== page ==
When our children have a skin condition such as eczema, it’s natural to wonder what to expect. Will the disorder go away on its own? If not, what kind of treatment is required? How long will it take? These are all common questions among parents of children with eczema. Let’s take a look at the answers and what to expect going forward.
Also known as ectopic dermatitis, eczema is an inflammatory skin condition affecting many people throughout the world. An immune system reaction to various substances, such as allergens or chemicals, may be the cause. The rash created by eczema can be red, itchy, dry, scaly, cracked, or painful.
For some people, eczema will be a chronic condition, with individual flare-ups lasting a few weeks with treatment. For others, eczema will only temporarily be a problem, as many people with this condition eventually “outgrow” it. It’s hard to predict the course an individual’s eczema will take. One particular flare-up won’t last forever, but the person may continue to be at risk for outbreaks when they encounter their triggers.
Unfortunately, a rash caused by eczema will not simply go away if left untreated. For most people, this is a chronic condition that requires consistent avoidance of triggers. For more information, check out our article "Is Eczema Contagious". However, the majority of sufferers develop the ailment as infants and often experience improvements with age.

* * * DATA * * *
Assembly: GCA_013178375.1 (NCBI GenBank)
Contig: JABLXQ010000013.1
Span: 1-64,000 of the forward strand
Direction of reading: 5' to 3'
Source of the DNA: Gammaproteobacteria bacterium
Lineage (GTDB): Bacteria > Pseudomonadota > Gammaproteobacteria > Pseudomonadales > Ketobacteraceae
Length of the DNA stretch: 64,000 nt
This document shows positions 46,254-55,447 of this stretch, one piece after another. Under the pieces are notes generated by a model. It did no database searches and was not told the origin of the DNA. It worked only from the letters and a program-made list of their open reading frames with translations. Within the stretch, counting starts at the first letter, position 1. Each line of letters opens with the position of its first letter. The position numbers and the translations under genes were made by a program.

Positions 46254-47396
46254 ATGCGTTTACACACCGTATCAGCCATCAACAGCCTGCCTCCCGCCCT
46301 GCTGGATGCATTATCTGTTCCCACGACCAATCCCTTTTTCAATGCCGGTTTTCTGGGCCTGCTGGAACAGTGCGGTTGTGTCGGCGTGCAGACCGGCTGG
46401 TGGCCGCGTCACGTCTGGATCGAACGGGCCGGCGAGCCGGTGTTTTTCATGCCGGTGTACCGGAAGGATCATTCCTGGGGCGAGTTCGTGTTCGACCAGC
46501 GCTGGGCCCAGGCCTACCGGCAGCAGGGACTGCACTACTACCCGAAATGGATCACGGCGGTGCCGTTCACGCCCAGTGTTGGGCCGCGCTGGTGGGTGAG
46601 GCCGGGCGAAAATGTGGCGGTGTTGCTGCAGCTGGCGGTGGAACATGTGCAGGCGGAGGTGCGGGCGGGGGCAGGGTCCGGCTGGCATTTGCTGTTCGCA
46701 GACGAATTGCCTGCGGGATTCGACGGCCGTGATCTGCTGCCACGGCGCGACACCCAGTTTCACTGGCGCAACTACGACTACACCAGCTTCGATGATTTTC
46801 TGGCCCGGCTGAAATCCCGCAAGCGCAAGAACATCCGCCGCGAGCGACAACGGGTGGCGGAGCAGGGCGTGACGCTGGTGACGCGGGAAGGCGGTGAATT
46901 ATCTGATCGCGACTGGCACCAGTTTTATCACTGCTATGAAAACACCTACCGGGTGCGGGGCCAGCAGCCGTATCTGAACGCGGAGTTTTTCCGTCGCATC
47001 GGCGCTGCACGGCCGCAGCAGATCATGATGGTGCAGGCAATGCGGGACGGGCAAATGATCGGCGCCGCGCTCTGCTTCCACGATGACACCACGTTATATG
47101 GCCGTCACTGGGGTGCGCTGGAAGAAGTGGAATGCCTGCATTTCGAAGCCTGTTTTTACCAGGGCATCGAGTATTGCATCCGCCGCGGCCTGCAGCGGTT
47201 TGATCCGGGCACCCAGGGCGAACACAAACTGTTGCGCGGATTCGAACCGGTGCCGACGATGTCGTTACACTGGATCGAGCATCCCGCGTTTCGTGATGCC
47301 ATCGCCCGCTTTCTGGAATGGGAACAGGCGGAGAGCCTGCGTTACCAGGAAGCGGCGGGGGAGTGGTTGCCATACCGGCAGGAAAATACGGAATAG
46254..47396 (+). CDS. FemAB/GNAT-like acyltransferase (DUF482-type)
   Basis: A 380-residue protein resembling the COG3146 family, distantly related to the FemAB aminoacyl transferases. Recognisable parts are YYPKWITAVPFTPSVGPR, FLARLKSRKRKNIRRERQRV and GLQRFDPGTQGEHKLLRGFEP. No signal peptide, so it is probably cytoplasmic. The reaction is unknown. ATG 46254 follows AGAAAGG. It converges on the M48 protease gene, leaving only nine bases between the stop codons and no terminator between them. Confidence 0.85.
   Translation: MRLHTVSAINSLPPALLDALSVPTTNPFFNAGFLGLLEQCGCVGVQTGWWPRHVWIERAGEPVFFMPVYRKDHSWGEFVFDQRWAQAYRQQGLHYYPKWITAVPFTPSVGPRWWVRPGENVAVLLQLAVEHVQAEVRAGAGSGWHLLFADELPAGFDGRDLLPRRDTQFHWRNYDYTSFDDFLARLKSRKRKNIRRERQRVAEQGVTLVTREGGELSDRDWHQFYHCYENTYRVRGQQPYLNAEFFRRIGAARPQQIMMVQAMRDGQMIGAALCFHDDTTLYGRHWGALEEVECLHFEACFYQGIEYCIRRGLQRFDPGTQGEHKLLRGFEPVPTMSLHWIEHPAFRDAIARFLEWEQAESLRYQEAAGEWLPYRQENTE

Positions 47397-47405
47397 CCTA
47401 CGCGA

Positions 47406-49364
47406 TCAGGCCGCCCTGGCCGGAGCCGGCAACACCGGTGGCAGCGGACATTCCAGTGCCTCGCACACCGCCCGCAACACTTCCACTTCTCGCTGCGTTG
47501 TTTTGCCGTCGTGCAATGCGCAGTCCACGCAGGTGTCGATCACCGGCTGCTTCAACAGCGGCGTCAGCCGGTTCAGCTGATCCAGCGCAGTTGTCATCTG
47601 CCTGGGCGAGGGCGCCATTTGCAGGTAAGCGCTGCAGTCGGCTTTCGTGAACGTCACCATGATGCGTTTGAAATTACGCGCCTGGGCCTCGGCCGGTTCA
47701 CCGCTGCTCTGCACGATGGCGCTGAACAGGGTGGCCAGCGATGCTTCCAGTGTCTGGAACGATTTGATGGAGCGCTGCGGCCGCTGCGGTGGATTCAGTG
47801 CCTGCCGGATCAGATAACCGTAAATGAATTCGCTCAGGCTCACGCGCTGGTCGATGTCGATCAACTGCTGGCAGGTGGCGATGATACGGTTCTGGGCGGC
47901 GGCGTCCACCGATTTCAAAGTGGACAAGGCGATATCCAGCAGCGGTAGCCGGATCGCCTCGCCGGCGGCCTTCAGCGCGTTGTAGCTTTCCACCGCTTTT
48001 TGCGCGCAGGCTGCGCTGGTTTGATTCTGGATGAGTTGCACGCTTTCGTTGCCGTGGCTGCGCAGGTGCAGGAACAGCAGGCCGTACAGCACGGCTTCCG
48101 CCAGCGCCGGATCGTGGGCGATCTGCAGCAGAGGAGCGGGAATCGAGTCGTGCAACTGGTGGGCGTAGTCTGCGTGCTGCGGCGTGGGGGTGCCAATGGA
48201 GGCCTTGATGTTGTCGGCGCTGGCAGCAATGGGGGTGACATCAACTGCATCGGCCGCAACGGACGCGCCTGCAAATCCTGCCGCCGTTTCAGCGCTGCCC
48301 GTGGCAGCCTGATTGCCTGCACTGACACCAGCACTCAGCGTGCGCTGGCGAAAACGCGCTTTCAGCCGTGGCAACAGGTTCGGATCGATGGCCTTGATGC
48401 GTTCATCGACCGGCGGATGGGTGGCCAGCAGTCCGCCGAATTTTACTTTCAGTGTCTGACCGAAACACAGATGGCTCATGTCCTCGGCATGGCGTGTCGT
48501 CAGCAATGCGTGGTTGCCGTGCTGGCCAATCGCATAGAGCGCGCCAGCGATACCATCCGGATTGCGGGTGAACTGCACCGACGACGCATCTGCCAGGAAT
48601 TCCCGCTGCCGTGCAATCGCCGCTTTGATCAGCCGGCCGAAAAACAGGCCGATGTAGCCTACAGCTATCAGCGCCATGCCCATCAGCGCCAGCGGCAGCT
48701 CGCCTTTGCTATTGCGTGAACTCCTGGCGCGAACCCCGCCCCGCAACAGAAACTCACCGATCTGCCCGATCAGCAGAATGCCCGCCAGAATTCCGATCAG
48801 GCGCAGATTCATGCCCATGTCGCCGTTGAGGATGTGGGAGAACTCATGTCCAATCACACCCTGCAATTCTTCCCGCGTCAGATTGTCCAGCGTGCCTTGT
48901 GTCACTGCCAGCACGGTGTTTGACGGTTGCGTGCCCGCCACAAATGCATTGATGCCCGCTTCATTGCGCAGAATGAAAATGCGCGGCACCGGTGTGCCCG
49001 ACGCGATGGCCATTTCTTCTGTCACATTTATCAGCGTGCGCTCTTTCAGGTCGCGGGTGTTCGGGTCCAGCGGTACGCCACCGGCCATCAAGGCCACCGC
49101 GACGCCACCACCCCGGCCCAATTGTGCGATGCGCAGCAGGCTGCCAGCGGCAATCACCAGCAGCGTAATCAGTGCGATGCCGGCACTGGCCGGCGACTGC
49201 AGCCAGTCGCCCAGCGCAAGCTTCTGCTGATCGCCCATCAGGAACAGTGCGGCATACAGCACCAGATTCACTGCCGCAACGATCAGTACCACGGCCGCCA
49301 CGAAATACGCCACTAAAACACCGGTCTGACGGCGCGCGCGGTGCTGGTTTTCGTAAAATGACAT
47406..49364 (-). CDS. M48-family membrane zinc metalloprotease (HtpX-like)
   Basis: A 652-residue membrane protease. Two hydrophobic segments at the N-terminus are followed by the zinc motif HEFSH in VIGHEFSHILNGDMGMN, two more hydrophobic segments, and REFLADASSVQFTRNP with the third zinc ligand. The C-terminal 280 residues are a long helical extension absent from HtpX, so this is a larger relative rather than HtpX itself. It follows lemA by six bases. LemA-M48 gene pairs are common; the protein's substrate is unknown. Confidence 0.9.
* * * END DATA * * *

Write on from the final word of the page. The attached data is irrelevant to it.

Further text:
We can break eczema down into three stages:
- Chronic eczema - The most common stage, chronic eczema, often develops in children before they reach 12 months of age. It typically lasts a lifetime with periodic flare-ups, although symptoms often improve as the person grows older.
- Acute eczema - May be the result of a person with sensitive skin coming into contact with an irritating chemical, allergen, or other triggers. Flare-ups tend to last a few weeks or so.
- Subacute eczema - This is a part of the healing phase of a flare-up. At this point, the rash can still deteriorate into a full-fledged outbreak if left untreated.
The best treatments depend on our underlying triggers. If we can pinpoint what they are, treatment is more likely to be successful. We should always consult a doctor before taking any medication, prescription or otherwise. Doctors may recommend treatment such as:
- Prescription Medications - Depending on a person’s eczema triggers, they may need to take topical corticosteroid creams, oral allergy medications, or immunosuppressant drugs.
- Over-the-Counter Antihistamines - May help decrease the frequency or severity of flare-ups. These medications can also help with itching and reduce the urge to scratch, especially helpful in children.
- Allergy Shots - For people with severe allergies who haven’t responded well to other medications, doctors may recommend allergy shots, also known as immunotherapy. These shots deliver minuscule amounts of the substance to which the person is allergic, gradually helping them to build immunity and, hopefully, reduce flare-ups.
- At-Home Treatments - Besides keeping the skin moisturized, we can also help reduce symptoms by using skincare products specially designed to help clean away bacteria and other eczema triggers in order to shorten the duration of a flare-up.
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